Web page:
The American flag will fly on the left, flanked by the Hawaii state flag in the middle, and the state Department of Transportation standard on the right side when facing the three-pole arrangement at Lihue Airport as seen from the front entrance.
Tim Sakahara of the state Department of Transportation Public Affairs Office confirmed the placement Wednesday morning. He said the decision was made following discussions with airport officials, four branches of military service and flag manufacturers.
Confusion over the placement of the flags started when a veteran complained to Lihue Airport manager Craig Davis about the American flag being displayed in the middle with the DOT flag on the flag’s right, and the Hawaii state flag on the left, “as if the middle pole were higher than the two outside poles — which is definitely not the case.”
Davis had the airport grounds crew make the adjustments to appease the veteran’s concern that arrived in the airport’s office in mid-September.
But the adjustment of positioning the U.S. flag to a position of honor, which is to the observers’ left, followed by the Hawaiian flag, then the department flag, raised the ire of other people in the environment of political sensitivity in Hawaii.
“I noticed that the Hawaiian flag is being flown over the USA flag,” an email to The Garden Island stated following receipt of the veteran’s concern at the airport. “Has something happened? In my understanding of U.S. Law, the U.S. flag must be flown above all others, so I’m wondering if Hawaii is declaring independence in some silent form of protest or declaration.”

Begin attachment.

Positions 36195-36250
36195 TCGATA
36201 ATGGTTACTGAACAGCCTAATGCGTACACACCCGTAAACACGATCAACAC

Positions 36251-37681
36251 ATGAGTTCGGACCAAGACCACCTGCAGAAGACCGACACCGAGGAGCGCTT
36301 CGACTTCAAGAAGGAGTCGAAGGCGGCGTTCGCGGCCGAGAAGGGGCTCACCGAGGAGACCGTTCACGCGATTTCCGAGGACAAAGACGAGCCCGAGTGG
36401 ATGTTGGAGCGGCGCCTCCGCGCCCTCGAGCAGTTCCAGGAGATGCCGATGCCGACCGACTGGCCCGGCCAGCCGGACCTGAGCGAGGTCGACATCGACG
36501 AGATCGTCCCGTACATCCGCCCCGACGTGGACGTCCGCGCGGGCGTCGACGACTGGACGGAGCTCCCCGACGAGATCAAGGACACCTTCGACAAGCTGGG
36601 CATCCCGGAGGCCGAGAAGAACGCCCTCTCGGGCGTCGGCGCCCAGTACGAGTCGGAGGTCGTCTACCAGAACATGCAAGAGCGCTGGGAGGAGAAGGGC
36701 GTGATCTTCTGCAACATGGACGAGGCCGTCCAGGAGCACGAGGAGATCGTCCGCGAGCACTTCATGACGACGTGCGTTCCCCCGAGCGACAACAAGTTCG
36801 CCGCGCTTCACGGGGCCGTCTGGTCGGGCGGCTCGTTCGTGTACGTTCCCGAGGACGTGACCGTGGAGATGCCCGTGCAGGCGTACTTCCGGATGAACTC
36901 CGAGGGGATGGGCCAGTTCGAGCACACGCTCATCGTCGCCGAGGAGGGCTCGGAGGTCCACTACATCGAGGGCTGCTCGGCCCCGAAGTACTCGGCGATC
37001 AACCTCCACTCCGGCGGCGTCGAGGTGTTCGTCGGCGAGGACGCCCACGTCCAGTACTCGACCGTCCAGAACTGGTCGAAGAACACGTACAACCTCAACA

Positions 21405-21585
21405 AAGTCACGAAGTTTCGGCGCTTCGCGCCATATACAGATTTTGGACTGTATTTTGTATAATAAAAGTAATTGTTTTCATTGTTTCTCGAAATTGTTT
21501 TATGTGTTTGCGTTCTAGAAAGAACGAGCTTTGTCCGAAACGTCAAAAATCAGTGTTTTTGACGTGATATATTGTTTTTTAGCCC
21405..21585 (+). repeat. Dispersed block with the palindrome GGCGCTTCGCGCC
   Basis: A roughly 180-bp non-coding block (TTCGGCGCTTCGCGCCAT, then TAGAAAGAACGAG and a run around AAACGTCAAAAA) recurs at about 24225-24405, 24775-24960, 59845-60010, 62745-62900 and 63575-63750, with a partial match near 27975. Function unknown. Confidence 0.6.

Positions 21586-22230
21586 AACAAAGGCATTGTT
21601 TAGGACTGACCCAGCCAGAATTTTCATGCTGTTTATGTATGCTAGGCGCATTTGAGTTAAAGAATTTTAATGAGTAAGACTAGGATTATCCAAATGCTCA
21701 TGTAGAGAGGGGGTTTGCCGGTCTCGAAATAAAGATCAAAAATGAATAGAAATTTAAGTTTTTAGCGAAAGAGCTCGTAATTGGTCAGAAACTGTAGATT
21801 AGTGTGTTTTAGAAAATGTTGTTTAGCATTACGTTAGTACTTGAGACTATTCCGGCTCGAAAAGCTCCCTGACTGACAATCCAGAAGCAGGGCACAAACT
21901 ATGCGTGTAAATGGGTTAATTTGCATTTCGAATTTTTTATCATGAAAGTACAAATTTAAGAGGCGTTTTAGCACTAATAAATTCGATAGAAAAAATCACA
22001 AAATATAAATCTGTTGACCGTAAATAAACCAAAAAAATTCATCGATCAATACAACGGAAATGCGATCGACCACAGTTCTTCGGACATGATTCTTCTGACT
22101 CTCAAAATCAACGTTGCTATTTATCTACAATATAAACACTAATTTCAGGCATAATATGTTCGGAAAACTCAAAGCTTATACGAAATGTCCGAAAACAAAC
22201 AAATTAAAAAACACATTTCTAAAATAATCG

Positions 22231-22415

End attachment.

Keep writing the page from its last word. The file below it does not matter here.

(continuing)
More flag adjustments were made, including having the American flag in the middle and lowering the other flags to a point below the American flag, but that did not stop the issue, Davis said, after consulting with flag manufacturers and representatives of the four military service branches.
The U.S. flag code from the U.S. Department of Veterans Affairs Guidelines for Display of the Flag states that “in a group of flags displayed from staffs, the U.S. flag should be at the center, and the highest point.”
Sakahara said at Lihue Airport there are three flag poles all of equal height, with the central pole being slightly forward of the other two poles.
According to the U.S. History website that contains the flag code in its entirety, “when the three poles are the same height, the priority is left to right — the U.S. Flag, the state flag, and the city or organizational standard.”
That contention is the same as the veteran’s concern and basis of the state DOT’s decision to have the flags fly from left to right when viewed from the front.
“It’s a matter of interpretation,” Davis said.
Dennis Fujimoto, staff writer and photographer, can be reached at 245-0453 or firstname.lastname@example.org.